- Rules in trading and transferring NFTs can be effectively set and enforced in an NFTs minting contract.
For those generally less interested or not technically inclined, just remember this in regards to NFTs:
NFTs allow for blockchain users to truly own, sell and buy unique digital assets.
3. Why pubic/private key cryptographic-ally enables non-custodial smart ticketing
Before we can properly discuss how the GET Protocol tokenizes the ticket asset, we need a proper definition of a ticket.
A ticket can be defined as the right to enter an area or venue during a certain time span. Tickets come into existence when they are issued in by the primary issuer, referred to as the primary ticket market.g
Ticket markets — Primary & secondary
The issued right of entry has both utility value for the current owner(the value of using the ticket) as well as a resale value(value of the ticket when resold). If — for a certain ticket owner- the resale value exceeds the utility value (note, this varies per person widely) the ticket will be offered for sale on a the secondary ticket market.
Now that we have established that a ticket is effectively a right — an asset that non-physical in nature. In addition we know that this asset is assigned different values for different people. Before diving into the composition of our ticket asset, let’s briefly explore how static tickets deliver this ‘digital right’.
The QR code —The original paper wallet seed
A QR code is a data format that can easily be interpreted by computers. In most cases QR codes encode a unique & secret URL. Only devices with certain authentication can successfully visit the URL endpoint and mark a ticket as validated.
In a sense, traditional QR codes are naked private keys. As merely sharing a QR code publicly will expose its secret message. Allowing anybody that has ever had access to that QR to utilize it . Even if the user isn’t the ‘official’ owner of the ticket. A static QR code is, evidently, static and thus cannot track who is the current owner of the ticket (and if multiple people own the same copy). In a way, a static QR code is ‘too dumb’ to enforce anything beyond encoding a string.
A static QR code ticket can only be used once. After validated, all other owners of the same QR code will now own a worthless asset (that was previously valid).
If the aim is to tokenize a ticket with an NFT, we need to be sure that the QR code can only be used by the owner of the getNFT.
Storing a secret in a public ledger
Blockchains are public ledgers. So it is not smart to store a secret QR code in the metadata field of an NFT. In order to encapsulate the right of entry within an NFT we will need a form of encryption only allowing the owner of the NFT to generate the QR code at the right time.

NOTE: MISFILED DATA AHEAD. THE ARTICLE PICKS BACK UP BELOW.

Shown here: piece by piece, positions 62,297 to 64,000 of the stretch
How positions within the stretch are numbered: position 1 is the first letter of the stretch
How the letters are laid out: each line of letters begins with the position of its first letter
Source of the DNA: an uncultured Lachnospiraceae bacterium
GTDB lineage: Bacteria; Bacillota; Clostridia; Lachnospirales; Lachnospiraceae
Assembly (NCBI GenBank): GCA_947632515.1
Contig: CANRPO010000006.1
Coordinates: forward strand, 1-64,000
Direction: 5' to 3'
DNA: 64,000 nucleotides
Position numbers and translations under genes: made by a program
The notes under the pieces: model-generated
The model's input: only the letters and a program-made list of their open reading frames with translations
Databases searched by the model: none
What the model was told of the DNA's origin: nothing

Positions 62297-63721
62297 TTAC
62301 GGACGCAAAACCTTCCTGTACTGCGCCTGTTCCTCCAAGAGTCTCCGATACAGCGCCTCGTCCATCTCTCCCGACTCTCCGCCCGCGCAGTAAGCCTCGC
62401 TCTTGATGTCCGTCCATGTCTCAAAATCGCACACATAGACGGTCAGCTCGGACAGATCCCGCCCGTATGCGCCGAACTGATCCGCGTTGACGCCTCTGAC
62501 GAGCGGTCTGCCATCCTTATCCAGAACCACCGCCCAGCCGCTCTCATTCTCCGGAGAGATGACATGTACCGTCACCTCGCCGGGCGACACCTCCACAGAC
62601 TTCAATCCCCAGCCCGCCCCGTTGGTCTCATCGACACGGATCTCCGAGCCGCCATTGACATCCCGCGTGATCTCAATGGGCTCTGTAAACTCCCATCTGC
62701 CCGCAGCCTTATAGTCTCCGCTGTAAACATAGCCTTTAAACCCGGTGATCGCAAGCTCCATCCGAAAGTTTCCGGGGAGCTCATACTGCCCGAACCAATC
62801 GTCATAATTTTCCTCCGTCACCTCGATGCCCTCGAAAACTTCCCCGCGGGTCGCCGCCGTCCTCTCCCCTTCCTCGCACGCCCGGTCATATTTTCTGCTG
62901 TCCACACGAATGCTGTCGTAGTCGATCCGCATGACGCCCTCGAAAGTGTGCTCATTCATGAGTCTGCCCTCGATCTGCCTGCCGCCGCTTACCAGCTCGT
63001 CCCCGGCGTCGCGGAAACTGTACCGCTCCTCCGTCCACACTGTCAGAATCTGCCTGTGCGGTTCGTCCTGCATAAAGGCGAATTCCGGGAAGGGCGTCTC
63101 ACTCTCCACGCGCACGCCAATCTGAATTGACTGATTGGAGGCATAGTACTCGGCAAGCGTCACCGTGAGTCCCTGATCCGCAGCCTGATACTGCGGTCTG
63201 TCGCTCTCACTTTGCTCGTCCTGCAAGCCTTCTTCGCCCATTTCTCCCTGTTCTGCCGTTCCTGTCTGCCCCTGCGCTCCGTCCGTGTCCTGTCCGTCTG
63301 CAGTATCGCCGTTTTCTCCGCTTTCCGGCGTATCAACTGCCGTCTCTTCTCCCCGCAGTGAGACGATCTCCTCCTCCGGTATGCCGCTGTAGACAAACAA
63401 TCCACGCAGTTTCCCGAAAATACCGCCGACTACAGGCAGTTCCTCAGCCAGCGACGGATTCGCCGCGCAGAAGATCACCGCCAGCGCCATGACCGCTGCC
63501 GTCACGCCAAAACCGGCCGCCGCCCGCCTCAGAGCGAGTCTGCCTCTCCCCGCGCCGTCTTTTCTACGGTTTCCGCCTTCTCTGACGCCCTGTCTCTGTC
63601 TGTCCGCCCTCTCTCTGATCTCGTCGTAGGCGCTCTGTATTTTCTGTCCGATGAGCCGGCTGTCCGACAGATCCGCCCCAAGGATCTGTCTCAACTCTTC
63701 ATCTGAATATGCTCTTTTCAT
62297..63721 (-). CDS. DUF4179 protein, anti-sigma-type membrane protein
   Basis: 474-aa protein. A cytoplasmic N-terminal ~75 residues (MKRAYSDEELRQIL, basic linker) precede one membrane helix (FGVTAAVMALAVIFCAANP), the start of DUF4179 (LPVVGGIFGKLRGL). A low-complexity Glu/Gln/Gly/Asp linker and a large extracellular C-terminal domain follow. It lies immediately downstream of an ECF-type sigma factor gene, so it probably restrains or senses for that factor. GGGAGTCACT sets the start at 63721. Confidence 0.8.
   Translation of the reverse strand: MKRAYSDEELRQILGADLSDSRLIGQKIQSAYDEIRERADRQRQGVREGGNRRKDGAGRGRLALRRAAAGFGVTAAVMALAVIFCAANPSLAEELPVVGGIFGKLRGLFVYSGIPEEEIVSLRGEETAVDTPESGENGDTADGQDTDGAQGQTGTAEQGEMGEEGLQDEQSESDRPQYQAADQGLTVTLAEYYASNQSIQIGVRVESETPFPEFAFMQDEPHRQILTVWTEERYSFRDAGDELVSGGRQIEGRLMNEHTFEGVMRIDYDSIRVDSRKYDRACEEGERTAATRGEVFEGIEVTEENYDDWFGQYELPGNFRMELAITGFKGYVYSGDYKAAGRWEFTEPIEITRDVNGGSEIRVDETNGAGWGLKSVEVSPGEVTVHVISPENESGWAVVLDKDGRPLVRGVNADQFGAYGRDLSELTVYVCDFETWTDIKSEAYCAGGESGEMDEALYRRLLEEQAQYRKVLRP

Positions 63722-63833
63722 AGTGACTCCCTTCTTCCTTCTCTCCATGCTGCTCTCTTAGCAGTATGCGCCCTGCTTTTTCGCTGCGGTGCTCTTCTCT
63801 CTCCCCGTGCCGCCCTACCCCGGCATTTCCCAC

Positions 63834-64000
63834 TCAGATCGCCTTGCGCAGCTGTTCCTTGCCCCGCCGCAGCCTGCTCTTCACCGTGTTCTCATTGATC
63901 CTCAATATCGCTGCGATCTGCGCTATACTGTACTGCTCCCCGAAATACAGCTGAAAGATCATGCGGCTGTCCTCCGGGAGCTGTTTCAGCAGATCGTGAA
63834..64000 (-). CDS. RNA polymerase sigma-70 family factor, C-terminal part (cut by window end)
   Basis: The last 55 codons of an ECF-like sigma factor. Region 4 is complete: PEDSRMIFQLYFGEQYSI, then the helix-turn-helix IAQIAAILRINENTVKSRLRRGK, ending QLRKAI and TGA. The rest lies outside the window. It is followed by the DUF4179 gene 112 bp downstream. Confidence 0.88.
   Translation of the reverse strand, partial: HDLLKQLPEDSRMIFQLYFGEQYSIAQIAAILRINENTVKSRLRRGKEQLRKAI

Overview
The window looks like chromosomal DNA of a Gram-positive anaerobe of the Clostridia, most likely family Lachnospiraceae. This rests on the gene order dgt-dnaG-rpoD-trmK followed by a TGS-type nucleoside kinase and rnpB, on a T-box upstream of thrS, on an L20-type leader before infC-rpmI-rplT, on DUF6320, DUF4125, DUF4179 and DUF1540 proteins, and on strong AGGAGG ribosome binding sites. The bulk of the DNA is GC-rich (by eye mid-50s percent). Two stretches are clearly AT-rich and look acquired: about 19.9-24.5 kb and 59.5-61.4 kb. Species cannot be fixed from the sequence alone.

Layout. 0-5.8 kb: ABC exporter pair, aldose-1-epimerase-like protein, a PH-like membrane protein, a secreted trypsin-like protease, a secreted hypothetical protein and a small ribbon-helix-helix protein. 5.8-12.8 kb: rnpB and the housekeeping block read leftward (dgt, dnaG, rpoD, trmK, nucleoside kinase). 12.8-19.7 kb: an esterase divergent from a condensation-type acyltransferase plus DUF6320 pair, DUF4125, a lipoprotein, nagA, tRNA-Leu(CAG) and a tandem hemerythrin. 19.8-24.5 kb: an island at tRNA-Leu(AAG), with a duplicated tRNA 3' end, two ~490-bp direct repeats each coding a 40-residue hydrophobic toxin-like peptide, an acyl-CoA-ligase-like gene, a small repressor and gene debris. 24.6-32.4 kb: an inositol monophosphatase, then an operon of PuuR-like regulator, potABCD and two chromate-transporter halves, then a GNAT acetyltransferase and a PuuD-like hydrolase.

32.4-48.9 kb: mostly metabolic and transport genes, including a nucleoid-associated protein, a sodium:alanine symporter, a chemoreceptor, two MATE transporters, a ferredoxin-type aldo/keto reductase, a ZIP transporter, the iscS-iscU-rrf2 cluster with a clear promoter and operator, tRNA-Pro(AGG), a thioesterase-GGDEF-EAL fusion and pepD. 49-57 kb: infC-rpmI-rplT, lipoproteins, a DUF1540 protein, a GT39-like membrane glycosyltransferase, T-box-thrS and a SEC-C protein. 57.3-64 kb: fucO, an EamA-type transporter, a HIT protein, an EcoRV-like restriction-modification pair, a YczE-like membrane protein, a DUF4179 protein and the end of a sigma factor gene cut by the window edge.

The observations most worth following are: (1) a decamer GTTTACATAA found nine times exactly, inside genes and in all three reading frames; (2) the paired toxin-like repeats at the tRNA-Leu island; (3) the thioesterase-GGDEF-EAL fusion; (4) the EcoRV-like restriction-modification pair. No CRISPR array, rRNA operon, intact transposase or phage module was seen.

The type of encryption we are looking for is asymmetric encryption. Luckily, this is one of the most used types of encryption. For example, the green SSL lock you see in top corner of your browser is the product of such asymmetric encryption verification(SSL). The browser page as served to you right now is decrypted by your browsers private key (read more about SSL here).
Asymmetric encryption for ticket QRs
Tickets are a right of entry at a certain time. In order to ensure the getNFT retains its value when it is traded from wallet to wallet, it should only be possible to generate the QR after a certain time-lock (after which transferring the NFT should become disabled). Luckily this is the exact type of logic smart contracts are perfect for.
Ingredients for a getNFT to generate a QR code:
- A getNFT minted by a official GET Protocol NFT Factory Smart Contract
- The unique ticket identifier stored in the NFT at issuance(mapping to the ticket).
- The address of the owner of the getNFT at the time of the tickets activation
There are various ways the delivery of an getNFT could be approached. Encrypted QR codes could be published publicly or pushed directly to the smart phones of the NFT owning wallets.
TLDR benefits getNFT tickes
- NFTs enable true ownership of the digital asset that is the ticket.
- NFTs are transferable, making tickets truly safely transferable and shareable.
- NFTs can store metadata, effectively capturing resale-rules.
If you are more of a visual person, the diagrams below could be of some help!
How a getNFT becomes a QR code
Smart getNFT ticket
Traditional Ticket Static (PDF, screenshot)
Summary benefits of getNFT
getNFTs are indivisible, meaning that an getNFT can only be held owner by 1 address at the same time. This ensures that whomever owns a certain NFT will be the only one to decrypt the QR code.
By encrypting the QR code seed with the public key of the owner of the NFT at activation, the GET Protocol ensures that only 1 wallet will be able to generate the QR code.
In other words getNFTs allow a ticket to become personalized, without the owner having to show their ID card to a bouncer.
4. How getNFT tickets compare to static tickets
Before declaring victory over the status quo, it is important to critically compare the getNFT to the current dominant alternative; the traditional static QR code.
Categories of comparison
The certainty the owner of an ticket has that it can be used to enter the event.
Is it possible for a buyer/seller to check or demonstrate a ticket is valid. Can the fairness of a tickets offer price be verified?
The extent to which it is possible to transfer a ticket to a new owner.
Can it be known who owns the ticket? Is it possible to figure who has owned the ticket in the past?
- Identity + Identifier
Is there a way to check who owns an asset? Is there a way to detect when an asset has changed owner? How trustworthy is the identifying mechanism?
The degradation of the static QR code